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Help with a proof on divisibility

  1. Jul 11, 2011 #1
    1. The problem statement, all variables and given/known data

    Prove the following:
    If 5 divides [tex] a^2 + b^2 + c^2[/tex] then 5 divides a and 5 divides b and 5 divides c.

    2. Relevant equations

    [tex] 5 \mid a \implies a=5k , k \in Z [/tex]

    3. The attempt at a solution

    My idea is to assume 5 divides [tex] a^2 + b^2 +c^2[/tex]

    also assume that "5 does not divide a" or "5 does not divide b" or "5 does not divide c"

    then by the division algorithm, for some integers k,s,t

    [tex] a=5k+1 [/tex] or [tex] a=5k+2 [/tex] or [tex] a=5k+3 [/tex] or [tex] a=5k+4 [/tex]

    [tex] b=5s+1 [/tex] or [tex] b=5s+2 [/tex] or [tex] b=5s+3 [/tex] or [tex] b=5s+4 [/tex]

    [tex] c=5t+1 [/tex] or [tex] c=5t+2 [/tex] or [tex] c=5t+3 [/tex] or [tex] c=5t+4 [/tex]

    Now if we square each possibility for a, b, and c and add them together in each possible way, we would find that there is no possible combination that will give that 5 divides a^2 + b^2 + c^2. Then we would see that this is a contradiction so we must have that 5 divides a,b, and c. However, there must be an easier way than to have to manipulate 3^4 (i think) equations. Does anybody see a better way to go about this? or a quicker way to check all of the equations?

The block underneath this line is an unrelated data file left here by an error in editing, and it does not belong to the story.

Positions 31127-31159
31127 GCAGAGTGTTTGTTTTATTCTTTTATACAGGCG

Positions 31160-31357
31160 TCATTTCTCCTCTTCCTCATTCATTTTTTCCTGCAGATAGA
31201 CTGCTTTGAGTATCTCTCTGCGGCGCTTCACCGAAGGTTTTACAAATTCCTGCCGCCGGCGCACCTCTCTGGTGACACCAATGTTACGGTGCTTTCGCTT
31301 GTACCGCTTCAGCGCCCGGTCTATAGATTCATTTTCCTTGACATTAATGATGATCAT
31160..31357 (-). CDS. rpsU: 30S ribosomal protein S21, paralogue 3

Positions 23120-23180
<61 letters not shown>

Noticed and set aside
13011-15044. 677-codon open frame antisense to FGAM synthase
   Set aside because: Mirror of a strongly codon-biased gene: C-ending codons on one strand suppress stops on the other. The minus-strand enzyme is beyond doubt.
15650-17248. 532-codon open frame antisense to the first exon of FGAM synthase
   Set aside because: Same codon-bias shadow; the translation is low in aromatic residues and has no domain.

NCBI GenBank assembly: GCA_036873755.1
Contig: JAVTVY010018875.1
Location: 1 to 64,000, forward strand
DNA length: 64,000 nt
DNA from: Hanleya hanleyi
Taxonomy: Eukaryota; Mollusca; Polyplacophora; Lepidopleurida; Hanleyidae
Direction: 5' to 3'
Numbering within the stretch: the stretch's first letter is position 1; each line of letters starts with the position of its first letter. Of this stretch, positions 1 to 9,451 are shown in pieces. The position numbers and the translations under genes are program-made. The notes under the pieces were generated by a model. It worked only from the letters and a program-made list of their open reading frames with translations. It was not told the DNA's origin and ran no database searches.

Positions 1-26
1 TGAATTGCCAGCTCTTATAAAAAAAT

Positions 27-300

Thanks!
     
    Last edited: Jul 11, 2011
  2. jcsd
  3. Jul 11, 2011 #2

    micromass

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    Are you certain that your theorem is even correct?? Have you tried finding counterexample?
     
  4. Jul 11, 2011 #3
    You are absolutely right! I misread the problem. It says prove that 5 divides a or 5 divides b or 5 divides c. Thanks! This is much easier! Hah i feel stupid
     
  5. Jul 11, 2011 #4

    micromass

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    You probably want to try this on your own. But it may be worth to see what kind of remainders a2 can have when divided by 5...
     
  6. Jul 11, 2011 #5
    Yes that is exactly right. I have it figured out now. Thank you
     
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